Tuesday, April 15, 2014

Part I - The first time another child is mean to mine

Part I - The First Time Another Child is Mean to My Child

A little girl was playing nearby with a couple of boys.  The boys ran off to play somewhere else and L went up to the little girl.  L began smiling at the little girl and making noises.  She was trying to say "hi" over and over again, but the little girl just stared at her.  I remained nearby, not interjecting unless I was needed.  I could see the little girl's wheels turning.  Staring, then glancing at me nearby, then staring back at L.  The next time the girl looked at me, I said "she is trying to say hi to you but has trouble speaking."  The little girl stared once more, then said "I want to play with someone else."  I didn't know if I had heard her correctly so I said excuse me, and she repeated it once more, then turned and left L standing there by herself.

L didn't know that the little girl had been mean to her.  L simply waved her good-bye and went running to the swings.  No big deal.

But my heart split in two.  I asked my husband for the keys to the car and bolted out of there.  I made it halfway across the playground, sunglasses on, before tears spilled down my cheeks.

I sat in the car sobbing.  I admit it, I had a big, fat, ugly pity party.  Yes, L didn't know what had happened.  But she will someday.  This was just a preview of what likely will happen in future years. Why does my child, who has had to fight to survive, now have to struggle to communicate?  Why does my child have to face so many challenges and obstacles to live?  Can anything come easily to her?  I don't wish these things on anyone else, but could God maybe even things out a bit so that families don't get struggle after struggle?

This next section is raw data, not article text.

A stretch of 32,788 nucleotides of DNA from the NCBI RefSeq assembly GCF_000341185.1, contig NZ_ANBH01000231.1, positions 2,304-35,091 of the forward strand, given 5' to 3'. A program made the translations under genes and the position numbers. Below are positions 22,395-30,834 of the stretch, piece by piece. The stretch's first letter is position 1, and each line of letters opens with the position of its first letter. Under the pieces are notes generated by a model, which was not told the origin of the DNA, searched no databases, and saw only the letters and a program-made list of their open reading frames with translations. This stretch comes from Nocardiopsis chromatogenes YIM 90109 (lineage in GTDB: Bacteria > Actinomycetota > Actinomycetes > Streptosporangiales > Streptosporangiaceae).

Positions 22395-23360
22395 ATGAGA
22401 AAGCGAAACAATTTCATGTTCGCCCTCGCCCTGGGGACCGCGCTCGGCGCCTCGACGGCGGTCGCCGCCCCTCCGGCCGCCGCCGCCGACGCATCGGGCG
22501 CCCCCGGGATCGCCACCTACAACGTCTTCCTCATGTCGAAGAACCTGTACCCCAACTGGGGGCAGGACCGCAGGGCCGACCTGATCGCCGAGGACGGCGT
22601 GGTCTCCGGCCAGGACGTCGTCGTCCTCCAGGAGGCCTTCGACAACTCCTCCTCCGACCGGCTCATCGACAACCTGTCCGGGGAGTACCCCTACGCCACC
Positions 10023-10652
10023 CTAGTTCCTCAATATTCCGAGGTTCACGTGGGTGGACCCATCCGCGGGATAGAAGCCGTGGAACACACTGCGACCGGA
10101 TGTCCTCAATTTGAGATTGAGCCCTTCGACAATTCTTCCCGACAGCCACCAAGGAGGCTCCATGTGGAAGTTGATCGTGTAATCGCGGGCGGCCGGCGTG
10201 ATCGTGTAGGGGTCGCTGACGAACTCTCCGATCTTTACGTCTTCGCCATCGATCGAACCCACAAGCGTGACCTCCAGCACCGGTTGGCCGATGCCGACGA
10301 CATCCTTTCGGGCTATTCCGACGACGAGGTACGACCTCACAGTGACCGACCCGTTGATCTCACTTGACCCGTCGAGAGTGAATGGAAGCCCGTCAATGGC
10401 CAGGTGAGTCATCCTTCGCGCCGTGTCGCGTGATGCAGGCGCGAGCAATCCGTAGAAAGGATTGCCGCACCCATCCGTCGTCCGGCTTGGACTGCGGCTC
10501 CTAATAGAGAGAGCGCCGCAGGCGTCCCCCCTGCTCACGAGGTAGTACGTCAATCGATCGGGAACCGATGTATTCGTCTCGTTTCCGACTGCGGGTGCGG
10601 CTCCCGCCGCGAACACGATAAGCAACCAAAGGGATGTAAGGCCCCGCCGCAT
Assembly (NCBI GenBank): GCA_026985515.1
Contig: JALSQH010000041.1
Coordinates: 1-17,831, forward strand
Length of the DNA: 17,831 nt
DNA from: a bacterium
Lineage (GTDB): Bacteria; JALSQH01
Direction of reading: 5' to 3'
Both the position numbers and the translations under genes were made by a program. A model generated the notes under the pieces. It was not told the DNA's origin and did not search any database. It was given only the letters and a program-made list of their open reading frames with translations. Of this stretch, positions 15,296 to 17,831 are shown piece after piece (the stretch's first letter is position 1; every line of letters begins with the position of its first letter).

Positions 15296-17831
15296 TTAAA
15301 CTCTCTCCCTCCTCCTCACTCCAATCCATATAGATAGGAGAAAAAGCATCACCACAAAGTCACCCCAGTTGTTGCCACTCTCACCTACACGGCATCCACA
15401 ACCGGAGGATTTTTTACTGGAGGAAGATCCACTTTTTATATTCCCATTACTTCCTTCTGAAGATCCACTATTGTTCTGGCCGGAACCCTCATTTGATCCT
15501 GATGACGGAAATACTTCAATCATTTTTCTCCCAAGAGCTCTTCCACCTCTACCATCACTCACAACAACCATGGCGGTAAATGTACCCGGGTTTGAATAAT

Then, I wiped those tears away, put my sunglasses back on, and went back to the playground.

I focused on the details.  I pushed her on the swings and saw her smile.  I listened to her giggle as she went down the slide by herself, and the ungraceful stomp as she ran to climb up and do it again.  I felt her sticky fingers as she held my hand.  I breathed in the fresh spring air and looked up at the sky as my eyes began drying up.  I heard L yell a loud, excited "Mama" bringing me back to the here and now, watching her go down the slide once again.

We can't hide in our comfort zones.  Some people are going to be great in response to L's differences, others won't.  That's life.  As much as I wish things came easily to my sweet girl, things like speech, health, I am reminded by looking at her that joy and love come easily to her.  Be her friend, and she will be your biggest fan, laugh at all of your jokes, hug you, include you.  And at the end of the day, those things matter.

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  1. I only made it half way through the first paragraph before the tears came. This isn't even my child, but it could have been. And will be. Maybe she won't have the communication barriers, which I realize only make it more difficult, but someday someone will be mean to my kid and it already breaks my heart. This! This breaks my heart. For you and for L. I want to fly to wherever you are and scoop up this child I've never met and protect her from the world. Protect all the kids always. You earned that ugly cry. I'm sure mine is coming.

  2. As the mother of a special needs daughter myself . . I totally understand what you're saying. My daughter is now 36 years old. Yes, it hurts . . . but through the years I have also seen the most amazing people take time to make her feel so loved. When she was in school, there were always those that tried to ridicule her or take advantage of her - but, surprisingly, there were so many that treated her like nothing at all was different about her. I also had 5 normal children. They too came home from school with stories of how they were made fun of or mistreated. You're right . . . that's life. I pray your daughter is much-loved by others as their hearts melt at her sweet smile.


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